and perform in the following all calculations in the gauge (14)
(unitary gauge). For this we note, that in the case of the symmetry
breaking of the group $G$
$$
G \rightarrow \tilde G ,
\leqno (15)
$$
where $\tilde G$ represents the rest-symmetry group, we decompose the
unitary transformation:
$$
U = \hat U \cdot \tilde U, \quad
\tilde U \in \tilde G, \quad
\hat U \in G/ \tilde G
\leqno (15a)
$$
with the isotropy property ($\tau_{\, \tilde{a}}$ generators of the
unbroken symmetry):
$$
\tilde U N = e^{i \lambda ^{\, \tilde a} \tau _{\, \tilde{a}}}N = N ,
\leqno (16)
$$
so that
$$
\tau _{\, \tilde{a}} N = 0
\leqno (17)
$$
is valid. For $\, \hat U$ we write $ \hat U = e^{i \lambda ^{\, \hat{a}}
\tau _{\, \hat{a}}}$, where $\tau _{\, \hat{a}}$ are the generators of
the broken symmetry.
Using (12) up to (17) the field-equations (2) through (4) take the form,
avoiding the strokes introduced in (14):
$$
i \gamma ^ \mu D_ \mu \psi - \frac{\hat m}{\hbar}(1 + \varphi ) \psi = 0,
\leqno (18)
$$
$$
\partial_ \mu F_a ^{ \ \mu \lambda } + ig f_{abc} A^{b \mu } F^{c \
\lambda } _{\ \mu } +
$$
$$
+ \frac{1}{\hbar^2}M^2 _{ab} ( 1 + \varphi )^2 A^{b \lambda } =
4 \pi j_a ^\lambda (\psi ),
\leqno (19)
$$
$$
\partial ^\mu \partial_ \mu \varphi + \frac{M^2}{\hbar^2} \varphi +
\frac{1}{2}\frac{M^2}{\hbar^2}
(3 \varphi ^2 + \varphi ^3) = $$ $$
- \frac{1}{v^2} \left[\overline{ \psi} \hat m \psi -
\frac{1}{4 \pi \hbar} M^2 _ {ab} A^a_{ \ \lambda } A^{b \lambda }
(1 + \varphi ) \right ] ,
\leqno (20)
$$
wherein $\varphi = \eta /v$ represents the excited Higgs-field and
$$
\hat m = kv (N^{\dagger} \hat x + \hat x ^{\dagger} N )
\leqno (18a)
$$
is the mass-matrix of the matter-field ($\psi $-field),
$$
M^2 _{\ ab} =
M^2 _{\, \hat{a} \hat{b}} =
4 \pi \hbar g^2v^2N^{\dagger} \tau_{(\, \hat{a}} \tau_{\, \hat{b})} N
\leqno (19a)
$$
the symmetric matrix of the mass-square of the gauge-fields $(A_ \mu
^{\, \hat{a}}$ -fields) and
$$
M^2 = -2 \mu ^2 \hbar^2, \quad (\mu ^2 < 0)
\leqno (20a)
$$
is the square of the mass of Higgs-field ($\varphi$-field). Obviously in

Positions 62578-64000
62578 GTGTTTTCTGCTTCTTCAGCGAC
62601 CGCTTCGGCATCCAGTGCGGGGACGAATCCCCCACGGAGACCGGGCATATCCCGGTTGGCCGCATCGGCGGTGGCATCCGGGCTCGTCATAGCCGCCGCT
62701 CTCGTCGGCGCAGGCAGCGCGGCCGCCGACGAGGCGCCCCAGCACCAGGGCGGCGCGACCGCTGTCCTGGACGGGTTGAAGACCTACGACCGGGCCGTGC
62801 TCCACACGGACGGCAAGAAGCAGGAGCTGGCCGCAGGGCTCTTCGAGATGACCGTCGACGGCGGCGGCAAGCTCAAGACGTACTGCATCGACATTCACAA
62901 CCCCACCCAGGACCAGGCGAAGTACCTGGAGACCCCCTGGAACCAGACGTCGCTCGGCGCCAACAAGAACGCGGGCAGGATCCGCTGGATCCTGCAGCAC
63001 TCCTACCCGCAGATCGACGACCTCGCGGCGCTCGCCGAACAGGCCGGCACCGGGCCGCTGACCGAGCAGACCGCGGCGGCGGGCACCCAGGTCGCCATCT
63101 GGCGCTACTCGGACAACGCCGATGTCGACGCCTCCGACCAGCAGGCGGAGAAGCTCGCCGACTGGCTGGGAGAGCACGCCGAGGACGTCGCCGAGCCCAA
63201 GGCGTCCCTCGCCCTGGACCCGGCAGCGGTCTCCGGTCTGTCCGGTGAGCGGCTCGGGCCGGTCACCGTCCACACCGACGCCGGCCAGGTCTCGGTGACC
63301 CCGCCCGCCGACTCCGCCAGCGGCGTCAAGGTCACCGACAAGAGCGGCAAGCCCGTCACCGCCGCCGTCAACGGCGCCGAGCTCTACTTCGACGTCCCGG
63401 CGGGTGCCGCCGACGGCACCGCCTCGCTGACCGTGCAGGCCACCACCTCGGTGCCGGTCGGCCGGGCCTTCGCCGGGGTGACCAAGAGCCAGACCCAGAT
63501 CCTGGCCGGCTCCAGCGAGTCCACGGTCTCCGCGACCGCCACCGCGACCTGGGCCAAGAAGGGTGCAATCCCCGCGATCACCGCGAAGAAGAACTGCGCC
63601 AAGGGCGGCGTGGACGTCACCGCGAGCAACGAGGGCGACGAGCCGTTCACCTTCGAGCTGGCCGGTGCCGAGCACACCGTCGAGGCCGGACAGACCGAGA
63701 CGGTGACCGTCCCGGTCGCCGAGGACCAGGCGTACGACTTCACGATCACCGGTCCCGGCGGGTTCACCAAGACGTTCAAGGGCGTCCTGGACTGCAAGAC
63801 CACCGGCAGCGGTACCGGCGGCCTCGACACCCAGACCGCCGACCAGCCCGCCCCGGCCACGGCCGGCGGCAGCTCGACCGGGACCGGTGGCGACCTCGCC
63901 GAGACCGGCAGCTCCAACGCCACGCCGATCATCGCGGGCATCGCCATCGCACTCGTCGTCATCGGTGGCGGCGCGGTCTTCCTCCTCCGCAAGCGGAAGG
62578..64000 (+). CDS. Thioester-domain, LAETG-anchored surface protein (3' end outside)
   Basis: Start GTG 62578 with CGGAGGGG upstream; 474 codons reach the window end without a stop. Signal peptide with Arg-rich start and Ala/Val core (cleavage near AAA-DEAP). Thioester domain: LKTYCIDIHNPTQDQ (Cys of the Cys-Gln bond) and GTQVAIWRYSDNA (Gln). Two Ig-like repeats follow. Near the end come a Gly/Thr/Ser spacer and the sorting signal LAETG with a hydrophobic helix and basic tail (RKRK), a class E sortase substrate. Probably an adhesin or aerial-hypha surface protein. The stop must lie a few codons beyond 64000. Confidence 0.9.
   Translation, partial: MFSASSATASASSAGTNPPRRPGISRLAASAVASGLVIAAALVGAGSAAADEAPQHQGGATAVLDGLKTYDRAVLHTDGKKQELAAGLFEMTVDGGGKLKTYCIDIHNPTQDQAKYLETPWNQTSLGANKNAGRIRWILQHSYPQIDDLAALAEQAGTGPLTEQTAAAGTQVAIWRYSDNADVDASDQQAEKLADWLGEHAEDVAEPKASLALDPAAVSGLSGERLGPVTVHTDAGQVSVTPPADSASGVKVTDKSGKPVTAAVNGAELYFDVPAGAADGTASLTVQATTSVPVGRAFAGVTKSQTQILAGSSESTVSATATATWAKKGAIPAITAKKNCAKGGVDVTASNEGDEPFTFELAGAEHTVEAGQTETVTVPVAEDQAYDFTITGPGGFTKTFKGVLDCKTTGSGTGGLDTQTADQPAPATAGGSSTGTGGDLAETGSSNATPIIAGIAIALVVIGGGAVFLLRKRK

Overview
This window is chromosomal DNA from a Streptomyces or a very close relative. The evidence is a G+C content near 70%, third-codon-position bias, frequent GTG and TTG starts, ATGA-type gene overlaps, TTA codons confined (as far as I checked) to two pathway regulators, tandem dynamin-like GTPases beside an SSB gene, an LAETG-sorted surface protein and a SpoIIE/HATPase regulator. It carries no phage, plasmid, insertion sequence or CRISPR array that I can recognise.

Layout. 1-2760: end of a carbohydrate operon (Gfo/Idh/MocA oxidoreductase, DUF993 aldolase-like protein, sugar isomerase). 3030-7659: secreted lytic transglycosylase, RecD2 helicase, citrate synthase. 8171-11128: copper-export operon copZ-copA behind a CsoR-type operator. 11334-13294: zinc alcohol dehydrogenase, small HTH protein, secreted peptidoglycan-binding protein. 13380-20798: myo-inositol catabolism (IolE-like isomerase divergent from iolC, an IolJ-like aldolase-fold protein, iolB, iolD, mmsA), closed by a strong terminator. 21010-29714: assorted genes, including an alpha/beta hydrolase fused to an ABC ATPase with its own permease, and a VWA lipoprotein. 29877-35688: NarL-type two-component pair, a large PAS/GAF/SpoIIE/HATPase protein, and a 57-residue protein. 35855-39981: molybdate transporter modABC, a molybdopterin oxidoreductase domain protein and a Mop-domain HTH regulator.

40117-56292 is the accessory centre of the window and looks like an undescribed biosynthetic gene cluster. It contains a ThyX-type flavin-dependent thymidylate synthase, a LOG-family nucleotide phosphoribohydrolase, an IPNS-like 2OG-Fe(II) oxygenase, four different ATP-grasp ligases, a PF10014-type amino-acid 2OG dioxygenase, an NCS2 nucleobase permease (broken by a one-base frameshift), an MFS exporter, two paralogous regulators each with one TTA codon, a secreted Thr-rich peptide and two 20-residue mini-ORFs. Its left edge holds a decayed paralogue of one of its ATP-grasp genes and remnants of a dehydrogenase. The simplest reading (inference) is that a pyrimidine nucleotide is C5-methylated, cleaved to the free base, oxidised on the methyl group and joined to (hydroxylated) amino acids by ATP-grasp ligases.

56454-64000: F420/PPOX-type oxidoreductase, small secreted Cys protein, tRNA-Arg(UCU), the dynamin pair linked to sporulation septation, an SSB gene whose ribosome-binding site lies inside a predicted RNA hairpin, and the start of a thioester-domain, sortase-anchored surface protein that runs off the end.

the field-equations (18) up to (20) the Higgs-field $\varphi $ plays the
role of an attractive scalar gravitational potential between the
{\underline{massive}} particles: According to equ. (20) the source of
$\varphi $ is the mass of the fermions and of the gauge-bosons,
{\footnote{The second term in the bracket on the right hand side of equ.
(20) is positive with respect to the signature of the metric.}} whereby
this equation linearized with respect to $\varphi $ is a potential
equation of Yukawa-type. Accordingly the potential $\varphi $ has a
finite range
$$
l = \hbar /M
\leqno (21)
$$
given by the mass of the Higgs-particle and $v^{-2} $ has the meaning of
the gravitational constant, so that
$$v^{-2} = 4 \pi G \gamma
\leqno (22)
$$
is valid, where $G$ is the Newtonian gravitational constant and $\gamma$
a dimensionless factor, which compares the strength of the Newtonian
gravity with that of the Higgs-field and which can be determined only
experimentally, see sect. 3. On the other hand, the gravitational
potential $\varphi $ acts back on the mass of the fermions and of the
gauge-bosons according to the field equations (18) and (19).
Simultaneously the equivalence between inertial and passive as well as
active gravitational mass is guaranteed. This feature results from the
fact that by the symmetry breaking only {\underline{one}} type of mass